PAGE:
Review of Evening Talk, Thinking about Forgiveness, with Peter Gregory on Monday February 8th, 2016

Peter set the scene for the subject of Forgiveness by considering the balance of good and evil and how the world would look like without shadows. The three main components of “Forgiveness” he presented as the victim, the offence and the offender. The room was asked to consider in their groups what Forgiveness actually meant for them. This felt a very productive use of the audience and fielded words and consideration of words like relief, acceptance, acknowledgement, peace of mind, self-healing, release, letting go, putting aside, and also letting of the hook, compassion, responsibility, duality, forgivee and forgiver then “no longer a victim”.

The concept of forgiveness was then considered from a religious and cultural aspect. The earliest mention was at least 4000 years ago, ideas for it being the right of gods, or adding change to karma. Peter went on to help the room consider the implications with respect to community and relationship. Starting to look at the changes or influence forgiveness may have, bringing the possibility of pity, mercy, reconciliation and reparation righting what was wrong. From a counter point of view, the room was encouraged to consider retribution, contrition, penance, “removal of threat”, sincerity and breaking the cycle of hatred.  How much is forgiveness present in the consulting room was considered and which cultures and ideologies allow forgiveness.

Peter considered the connection of Forgiveness and health. He reported that there was only limited published research on the field, some evidence for the positive effects of forgiveness but cited a paper on the impact on health of not forgiving. Recent studies have been published have suggested positive improvements in mental health for those who forgive.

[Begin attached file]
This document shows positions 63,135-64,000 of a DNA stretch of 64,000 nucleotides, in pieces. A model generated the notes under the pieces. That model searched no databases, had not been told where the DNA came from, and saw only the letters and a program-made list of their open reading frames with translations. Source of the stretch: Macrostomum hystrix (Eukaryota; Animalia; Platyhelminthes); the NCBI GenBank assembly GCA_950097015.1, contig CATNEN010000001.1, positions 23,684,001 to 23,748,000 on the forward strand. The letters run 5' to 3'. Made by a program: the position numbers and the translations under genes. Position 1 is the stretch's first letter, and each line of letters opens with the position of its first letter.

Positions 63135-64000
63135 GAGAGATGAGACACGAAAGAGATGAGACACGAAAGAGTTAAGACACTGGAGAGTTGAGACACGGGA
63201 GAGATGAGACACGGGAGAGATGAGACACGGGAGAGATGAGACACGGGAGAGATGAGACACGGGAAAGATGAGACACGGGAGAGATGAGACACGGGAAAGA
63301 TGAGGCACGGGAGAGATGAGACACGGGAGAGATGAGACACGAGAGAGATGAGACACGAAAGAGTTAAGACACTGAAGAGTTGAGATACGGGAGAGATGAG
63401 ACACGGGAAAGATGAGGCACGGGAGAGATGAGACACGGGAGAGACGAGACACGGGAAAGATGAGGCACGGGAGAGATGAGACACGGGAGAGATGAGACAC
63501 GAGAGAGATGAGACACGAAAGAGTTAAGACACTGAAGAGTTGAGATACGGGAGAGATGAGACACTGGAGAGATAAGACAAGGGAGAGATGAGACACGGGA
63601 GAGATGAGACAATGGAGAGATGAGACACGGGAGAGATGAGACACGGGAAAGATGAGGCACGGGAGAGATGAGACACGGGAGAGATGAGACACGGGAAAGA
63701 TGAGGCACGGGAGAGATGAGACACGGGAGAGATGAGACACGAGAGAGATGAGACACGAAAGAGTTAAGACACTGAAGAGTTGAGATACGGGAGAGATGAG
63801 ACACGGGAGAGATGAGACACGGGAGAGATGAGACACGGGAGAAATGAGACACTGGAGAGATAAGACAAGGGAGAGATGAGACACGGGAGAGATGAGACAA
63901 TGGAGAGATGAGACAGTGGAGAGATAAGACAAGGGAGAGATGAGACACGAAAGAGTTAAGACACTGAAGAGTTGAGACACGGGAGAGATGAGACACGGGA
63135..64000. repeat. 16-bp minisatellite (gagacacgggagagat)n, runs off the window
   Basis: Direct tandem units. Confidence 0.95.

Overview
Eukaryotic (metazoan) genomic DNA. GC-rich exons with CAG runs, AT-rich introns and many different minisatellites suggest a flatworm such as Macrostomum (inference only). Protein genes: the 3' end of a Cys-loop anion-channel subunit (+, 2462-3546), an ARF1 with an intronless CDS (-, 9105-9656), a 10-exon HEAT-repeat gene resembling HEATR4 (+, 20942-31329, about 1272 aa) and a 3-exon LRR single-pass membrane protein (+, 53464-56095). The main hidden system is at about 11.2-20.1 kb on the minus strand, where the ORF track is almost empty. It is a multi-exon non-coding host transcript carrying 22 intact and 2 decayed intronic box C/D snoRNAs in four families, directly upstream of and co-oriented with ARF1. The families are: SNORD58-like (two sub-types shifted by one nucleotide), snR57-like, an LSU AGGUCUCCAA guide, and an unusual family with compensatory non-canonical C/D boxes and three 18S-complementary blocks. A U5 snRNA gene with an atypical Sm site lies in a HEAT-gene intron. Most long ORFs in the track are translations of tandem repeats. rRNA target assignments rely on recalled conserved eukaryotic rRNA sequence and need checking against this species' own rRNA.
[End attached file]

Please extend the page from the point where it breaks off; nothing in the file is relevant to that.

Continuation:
Freud did not use the word forgiveness he did use words such as trauma, anger, guilt, shame and punishment. Current research on forgiveness mainly appeared in the 1990; linked to conflict resolution and restorative justice. According to Derrida “forgiveness is mad, and it must remain the madness of the impossible”. Modern dictionaries attempt to define forgiveness using verbs like “to forgive” or “to pardon”. Peter spoke in trying to move towards a definition of “letting go of negative responses to offender” and “replacing negatives with compassion or magnanimity”. Towards communities he spoke of “aiming for group harmony”, “healing social rifts” and towards offenders the consideration of love and understanding.

Forgiveness is not actually defined in any dictionaries.  Peter asked whether the “eye for an eye” is the only approach and asked it can only be understood through the law of retribution and retaliation. Peter asked the room to consider what forgiveness meant for us as therapists. Is forgiving a virtue or non-forgiving pathological? Is everything forgivable and everyone forgivable?

In outlining the Desmond & Mpho Tutu, Model Peter spoke of telling the story, naming the hurt, granting forgiveness and renewing or releasing the relationship. Peter spoke of not tending to the hurt and going back to the same way of relating but finding a new way of relating. He spoke of the possibility of releasing the burden of hurt from the aggrieved and leaving victimhood.

In conclusion the main themes were notions of action, justice fairness, whether something has to be done i.e. resolution. Are there trust issues and does there need to be time to forgive and recover?

Peter presented the subject that was enjoyed by everyone on the room. All participated in the group work and discussions. Someone on my table reported “he hadn’t expected to be challenged so much by the presentation and that they had come away with a lot to consider”.

Rosswell Gadsden